Penguin is not just a flightless arctic bird. It’s also the code name for an update to Google’s search algorithm. Each Penguin update aims to decrease the rankings of websites that violate Google’s Webmaster Guidelines.
There are also algorithm updates that go by the name of Panda and Hummingbird. This blog post does a great job explaining the differences between these updates.
But, back to Penguin. A couple weeks ago Google released the much anticipated Penguin update.
What is the Penguin update all about, and how does it affect your insurance agency website? Read on.
Google Penguin’s History
Google announced their first Penguin algorithm update (Penguin 1.0) in April 2012.
This update penalized websites that engaged in grey and black hat techniques. Google targeted online spam tactics, like keyword stuffing, link schemes, and cloaking.
The second and third updates, Penguin 1.1 and 1.2, were data refreshes. Data refreshes allow Google to update their search results.
The fourth update in May 2013, Penguin 2.0, was more comprehensive than Penguin 1.0. It went deeper and had more impact than the original version of Penguin.
It targeted advertorials, an advertisement disguised as an editorial or objective journalistic article. This insidious style of native advertising violated Google’s quality guidelines.
Websites placed these advertorials on their own sites without disclosure to visitors. Then they were passing PageRank to the advertised website, which is against guidelines.
What’s passing PageRank? This occurs when “link juice” or “link equity” is transferred when a website links to your website, or when you link internally from one of your pages to another.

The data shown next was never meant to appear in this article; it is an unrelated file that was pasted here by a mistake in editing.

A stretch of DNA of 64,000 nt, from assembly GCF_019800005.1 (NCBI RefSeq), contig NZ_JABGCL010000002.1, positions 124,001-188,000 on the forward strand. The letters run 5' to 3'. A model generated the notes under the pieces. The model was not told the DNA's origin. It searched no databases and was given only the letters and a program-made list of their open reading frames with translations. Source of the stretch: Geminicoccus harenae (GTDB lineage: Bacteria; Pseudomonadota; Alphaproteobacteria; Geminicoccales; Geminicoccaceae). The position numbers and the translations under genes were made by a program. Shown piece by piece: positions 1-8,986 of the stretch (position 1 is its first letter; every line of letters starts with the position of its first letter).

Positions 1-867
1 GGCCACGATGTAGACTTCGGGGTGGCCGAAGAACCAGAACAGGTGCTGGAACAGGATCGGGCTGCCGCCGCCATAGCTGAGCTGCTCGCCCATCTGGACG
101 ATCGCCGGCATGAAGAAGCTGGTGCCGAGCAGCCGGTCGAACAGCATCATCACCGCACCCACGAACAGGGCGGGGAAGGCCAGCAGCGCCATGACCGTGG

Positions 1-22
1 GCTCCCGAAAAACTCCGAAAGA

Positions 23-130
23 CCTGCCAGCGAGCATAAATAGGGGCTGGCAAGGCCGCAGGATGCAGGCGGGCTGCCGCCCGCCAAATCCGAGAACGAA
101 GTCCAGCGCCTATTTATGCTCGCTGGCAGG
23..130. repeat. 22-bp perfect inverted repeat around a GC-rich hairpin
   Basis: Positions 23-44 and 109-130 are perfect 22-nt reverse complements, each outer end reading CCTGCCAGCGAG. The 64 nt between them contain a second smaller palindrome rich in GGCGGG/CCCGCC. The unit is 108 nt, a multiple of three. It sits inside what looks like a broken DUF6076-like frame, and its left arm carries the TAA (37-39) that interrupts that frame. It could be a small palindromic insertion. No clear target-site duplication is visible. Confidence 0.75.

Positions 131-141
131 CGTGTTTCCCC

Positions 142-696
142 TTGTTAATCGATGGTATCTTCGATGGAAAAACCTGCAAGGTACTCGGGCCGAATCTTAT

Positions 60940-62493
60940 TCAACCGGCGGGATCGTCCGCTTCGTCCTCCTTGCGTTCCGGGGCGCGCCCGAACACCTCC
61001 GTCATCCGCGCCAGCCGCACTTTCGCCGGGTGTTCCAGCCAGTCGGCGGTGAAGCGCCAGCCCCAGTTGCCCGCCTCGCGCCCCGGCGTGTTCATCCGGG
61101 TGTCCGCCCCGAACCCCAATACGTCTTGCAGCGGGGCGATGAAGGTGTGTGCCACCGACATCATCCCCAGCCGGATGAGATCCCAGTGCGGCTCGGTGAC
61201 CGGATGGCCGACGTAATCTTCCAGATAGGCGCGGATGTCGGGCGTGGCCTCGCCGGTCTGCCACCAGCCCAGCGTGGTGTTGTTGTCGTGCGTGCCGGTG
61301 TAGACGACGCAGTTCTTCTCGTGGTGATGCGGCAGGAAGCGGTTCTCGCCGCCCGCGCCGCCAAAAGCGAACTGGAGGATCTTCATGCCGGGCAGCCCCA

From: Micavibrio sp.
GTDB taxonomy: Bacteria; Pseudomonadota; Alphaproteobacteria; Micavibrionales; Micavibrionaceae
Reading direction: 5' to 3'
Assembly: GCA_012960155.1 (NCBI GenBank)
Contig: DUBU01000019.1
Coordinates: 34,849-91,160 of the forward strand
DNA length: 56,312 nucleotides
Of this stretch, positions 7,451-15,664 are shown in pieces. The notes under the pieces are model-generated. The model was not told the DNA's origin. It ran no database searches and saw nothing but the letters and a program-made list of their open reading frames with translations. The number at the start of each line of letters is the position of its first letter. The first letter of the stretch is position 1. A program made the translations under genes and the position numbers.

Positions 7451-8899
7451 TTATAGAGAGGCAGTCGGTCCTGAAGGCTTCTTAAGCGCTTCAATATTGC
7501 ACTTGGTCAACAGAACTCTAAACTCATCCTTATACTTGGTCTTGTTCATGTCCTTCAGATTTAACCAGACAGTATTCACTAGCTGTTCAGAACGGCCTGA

Spammy industries like payday loans were also looked at more closely.
The fifth update (Penguin 2.1) included minor changes that weren’t disclosed by Google. The sixth update (Penguin 3.0) was a natural continuation of the first five updates. It continued to target websites found in violation of Google’s linking guidelines.
The Impact of Penguin 4.0
The latest update (Penguin 4.0) is the most significant update. Here’s why:
• Penguin is now built into Google’s algorithm, and is a part of more than 200 ranking factors.
• In the past, the list of sites impacted by Penguin were periodically refreshed at the same time. The newest Penguin allows data to be refreshed in real time. Changes typically appear after pages are re-crawled and re-indexed.
• Penguin is more granular. That means Penguin could affect one page on a website, not the entire site.
Also, because Penguin is now real-time, Google will no longer comment about updates.
How Does This Affect My Insurance Website?
It depends. If you’ve paid for questionable SEO in the past, you may or may not have experienced any SEO hiccups up to this point. You may have utilized Google’s disavow tool to clean up any questionable backlinks. If you have used this tool, you will want to analyze the backlinks you have uploaded to determine if you still want to disavow them. Spammy links are now devalued not demoted, so some questionable links may still have a little value. (Devalued means that Google would ignore the link spam and not downgrade the rank of the site and demoted means that it would lower the rankings of site for doing something bad.)
As always, you should monitor activity, such as organic traffic, through Google Analytics and Google Search Console.
Auditing backlinks on a quarterly basis could prevent future surprises and can help determine if your backlink building methods are effective. It’s also a good rule of thumb for routine SEO maintenance. Check out our blog post about how to perform an easy SEO audit yourself.
If you have followed Google’s guidelines, you should have little to worry about. All your steady, deliberate hard work should come to fruition.
Are you experiencing any Penguin-related changes yet? Let’s talk about it in the comments below.